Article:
Skip to content

Storytime Evolution

A Survey of 2,000 Americans Found...

By Ashly Moore Sheldon • April 25, 2023

As we start counting down the days until school's out, it's time to start thinking about summer reading—for kids and adults alike. In the interest of learning more about how parents share literature with their children, we enlisted OnePoll to survey 2,000 parents with school-age kids about their traditions around reading. And we got a pretty sweet story out of it too! Here are some of the primary lessons we learned.

infographic that describes the stats detailed in this blog1. An oldie is a goodie. 

As we all know, reading with young children expands their imagination and introduces them to new concepts, ideas, language, and experiences. Surely that's why the majority of parents (63%) report that they "always" or "often" read to their kids before bed, averaging four nights a week. Nearly eight in ten parents read their children the same books that were read to them. This speaks to how much we enjoyed the experience of storytime as kids. It also reflects the enduring quality of classic children's literature such as:

Parents may even be reading to their kids from the very same volumes that they enjoyed, because 37% of respondents said that they had books in their collection that were at least 20 years old.

2. We always enjoy a good retelling.

We may still love and enjoy our childhood favorites, but 73% of Americans say they would be open to a modernized take on the classic books they enjoyed as kids. Of the possible retellings, 66% said they would enjoy having the story told from a different perspective and 55% liked the idea of retelling the story in a different genre. Here are some kidlit retellings we recommend.

  • The Little Mermaid: Jerry Pinkney's reimagining of Hans Christian Andersen's story recasts the heroine as a spirited young girl who finds friendship and learns to never give up her voice.
  • The Three Ninja Pigs: It's bad news for the wolf in this story by Corey Rosen Schwartz, because these little pigs have been studying martial arts.
  • Interstellar Cinderella: Once upon a planetoid, amid her tools and sprockets, a girl named Cinderella dreamed of fixing fancy rockets in this STEM-themed, feminist fairy tale from Deborah Underwood.
  • Gold: This wordless picture book by Jed Alexander offers a refreshing take on the Goldilocks fairy tale, while highlighting the ways that families can be different—and also how they are the same.
  • The Wolf Suit: Sid Sharp flips the script of the medieval fable of A Wolf in Sheep's Clothing with this clever tale of a sheep who, tired of being the prey, disguises himself as the predator.
  • Rapunzel's Revenge: Newbery Honor winning author Shannon Hale reimagines Rapunzel's story as a wild west adventure in this graphic novel.

3. Variety is key.

An important part of sharing literature with our kids is introducing them to a diverse mix of genres. And it looks like they're doing a great job of that! We learned that parents and their children draw from a pretty even mix, including:

4. Hard copy books still dominate.

Despite the convenience and easy access of eReaders, the popularity of hard copy books still edges out that of eBooks (68% over 67%). Over half of parents (59%) said they also enjoy sharing audiobooks with their kids.

Our take: "Storytime can take on different forms, all of which can be equally effective in fostering kids' love for reading. It's great to see parents scheduling time to read with their kids, and it's especially important to do so in the summer months—multiple studies over the years have shown the summer break can result in a loss of academic skills, including reading."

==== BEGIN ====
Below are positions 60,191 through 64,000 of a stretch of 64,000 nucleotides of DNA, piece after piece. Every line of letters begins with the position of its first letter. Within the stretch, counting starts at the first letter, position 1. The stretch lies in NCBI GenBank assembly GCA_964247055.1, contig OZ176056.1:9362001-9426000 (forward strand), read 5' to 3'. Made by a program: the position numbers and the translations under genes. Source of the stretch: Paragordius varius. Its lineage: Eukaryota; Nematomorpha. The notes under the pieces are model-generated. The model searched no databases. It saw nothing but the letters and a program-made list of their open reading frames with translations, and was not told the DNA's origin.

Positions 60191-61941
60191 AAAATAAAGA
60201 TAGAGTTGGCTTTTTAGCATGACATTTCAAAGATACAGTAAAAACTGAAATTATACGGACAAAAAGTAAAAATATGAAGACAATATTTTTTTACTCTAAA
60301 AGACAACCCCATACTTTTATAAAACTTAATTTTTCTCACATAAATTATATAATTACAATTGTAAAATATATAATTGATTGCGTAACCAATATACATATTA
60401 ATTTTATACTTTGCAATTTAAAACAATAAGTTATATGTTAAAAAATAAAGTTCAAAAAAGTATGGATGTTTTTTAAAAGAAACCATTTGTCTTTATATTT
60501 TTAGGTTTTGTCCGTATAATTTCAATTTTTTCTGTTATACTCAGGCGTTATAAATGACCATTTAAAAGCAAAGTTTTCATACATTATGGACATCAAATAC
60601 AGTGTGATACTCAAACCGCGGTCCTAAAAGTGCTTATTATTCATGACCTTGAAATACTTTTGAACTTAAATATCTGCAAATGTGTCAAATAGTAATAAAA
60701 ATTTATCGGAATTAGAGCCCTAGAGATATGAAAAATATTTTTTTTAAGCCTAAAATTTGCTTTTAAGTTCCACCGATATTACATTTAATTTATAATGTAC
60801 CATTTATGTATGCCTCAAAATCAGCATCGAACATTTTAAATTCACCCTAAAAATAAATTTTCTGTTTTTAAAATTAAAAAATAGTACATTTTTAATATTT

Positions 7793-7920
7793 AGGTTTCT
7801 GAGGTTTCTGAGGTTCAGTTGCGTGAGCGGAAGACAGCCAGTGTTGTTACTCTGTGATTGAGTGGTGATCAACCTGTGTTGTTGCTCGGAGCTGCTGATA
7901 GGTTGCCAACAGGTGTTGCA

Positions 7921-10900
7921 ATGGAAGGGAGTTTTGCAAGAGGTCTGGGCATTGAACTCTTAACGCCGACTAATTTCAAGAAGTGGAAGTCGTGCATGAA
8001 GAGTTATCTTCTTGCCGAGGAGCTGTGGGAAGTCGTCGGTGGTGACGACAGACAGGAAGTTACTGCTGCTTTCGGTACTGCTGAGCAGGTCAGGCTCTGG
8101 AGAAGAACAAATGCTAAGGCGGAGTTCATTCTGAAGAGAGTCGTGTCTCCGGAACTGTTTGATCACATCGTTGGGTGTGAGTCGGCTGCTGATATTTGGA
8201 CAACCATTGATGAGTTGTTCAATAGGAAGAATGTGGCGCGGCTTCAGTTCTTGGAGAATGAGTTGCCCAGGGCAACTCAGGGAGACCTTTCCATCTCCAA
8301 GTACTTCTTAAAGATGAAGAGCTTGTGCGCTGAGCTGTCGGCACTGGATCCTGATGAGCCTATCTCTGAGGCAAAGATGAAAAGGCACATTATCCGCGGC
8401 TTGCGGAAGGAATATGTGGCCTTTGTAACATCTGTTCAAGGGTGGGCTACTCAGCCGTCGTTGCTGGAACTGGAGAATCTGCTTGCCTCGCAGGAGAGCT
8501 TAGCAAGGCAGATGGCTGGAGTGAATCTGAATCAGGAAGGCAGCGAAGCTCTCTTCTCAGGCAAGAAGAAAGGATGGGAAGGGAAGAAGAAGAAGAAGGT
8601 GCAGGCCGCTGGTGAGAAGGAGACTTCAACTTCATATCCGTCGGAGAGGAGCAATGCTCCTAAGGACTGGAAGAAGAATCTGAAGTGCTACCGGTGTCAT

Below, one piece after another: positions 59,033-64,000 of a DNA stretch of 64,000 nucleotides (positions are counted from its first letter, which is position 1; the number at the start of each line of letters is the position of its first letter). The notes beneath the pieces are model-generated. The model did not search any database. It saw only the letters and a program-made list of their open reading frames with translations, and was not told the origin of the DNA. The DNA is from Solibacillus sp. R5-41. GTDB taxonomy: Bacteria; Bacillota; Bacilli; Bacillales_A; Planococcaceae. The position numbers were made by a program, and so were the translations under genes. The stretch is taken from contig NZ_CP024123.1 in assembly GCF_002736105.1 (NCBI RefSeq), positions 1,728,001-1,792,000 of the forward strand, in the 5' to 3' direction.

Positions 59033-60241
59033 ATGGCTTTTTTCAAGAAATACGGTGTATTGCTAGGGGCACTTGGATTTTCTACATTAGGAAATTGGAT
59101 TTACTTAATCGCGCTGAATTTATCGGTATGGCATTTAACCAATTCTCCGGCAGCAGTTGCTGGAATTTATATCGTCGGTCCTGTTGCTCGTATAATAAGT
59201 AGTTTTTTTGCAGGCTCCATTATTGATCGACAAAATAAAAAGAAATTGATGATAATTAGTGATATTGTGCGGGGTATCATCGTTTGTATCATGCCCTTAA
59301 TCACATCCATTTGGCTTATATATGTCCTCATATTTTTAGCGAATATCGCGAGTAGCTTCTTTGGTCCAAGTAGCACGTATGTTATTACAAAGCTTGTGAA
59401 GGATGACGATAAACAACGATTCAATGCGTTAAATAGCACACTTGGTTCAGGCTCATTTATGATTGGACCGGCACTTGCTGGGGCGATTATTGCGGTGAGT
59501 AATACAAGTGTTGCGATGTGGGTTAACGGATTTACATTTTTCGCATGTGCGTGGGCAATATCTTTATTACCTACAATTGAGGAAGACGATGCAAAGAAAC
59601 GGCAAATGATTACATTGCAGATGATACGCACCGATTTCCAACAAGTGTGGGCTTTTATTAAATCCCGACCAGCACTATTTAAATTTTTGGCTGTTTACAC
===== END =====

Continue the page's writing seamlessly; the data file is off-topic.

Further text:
6. Storytime leads to a good night's sleep—for everyone.

Raise your hand if you've fallen asleep while reading aloud to your kids. It's been well documented that reading has a calming effect and the parents we surveyed confirmed this. Over 80% of respondents said that reading to their kids helps them fall asleep as well. Hopefully we make it to our own bed first!

If you're reading this and wishing your own bedtime routine had a more calming effect, consider the book Nothing Much Happens by Kathryn Nicolai. Based on a popular podcast, the stories in this volume explore small sweet moments of joy and relaxation like sneaking lilacs from an abandoned farm in the spring or watching fireflies from a deck in the summer.

5. Adulting can be difficult.

No matter the format, 83% of parents said they want to set a good example for their kids by reading. The average respondent said they would read three more books a week if it meant their child would also read more. When asked about barriers to storytime, 50% of parents cited being too tired after work and 49% said they didn't have enough books on hand at home.

Nonetheless, it seems that whatever parents are doing to help their child develop a love of reading, it's working. A majority of respondents (72%) said their child enjoys reading more than playing with devices.

Our take: "Summer is a great time to take your favorite books outdoors. Making a trip to your local library together and exploring its summer reading programs and book lists can keep kids' minds stimulated with stories before they head back to school."

Here are some of fun new releases to add to kids' summer reading lists:

As always, we love hearing from you. So let us know if you have any thoughts on what our survey revealed in the comments or on Facebook, Twitter, or Instagram where we share daily book recommendations, literary tidbits, and more.

Read more by Ashly Moore Sheldon

Leave a Comment

Related Subjects

Copyright © 2023 Terms of Use | Privacy Policy | Do Not Sell My Personal Information | Cookie Preferences | Accessibility Statement
ThriftBooks® and the ThriftBooks® logo are registered trademarks of Thrift Books Global, LLC
GoDaddy Verified and Secured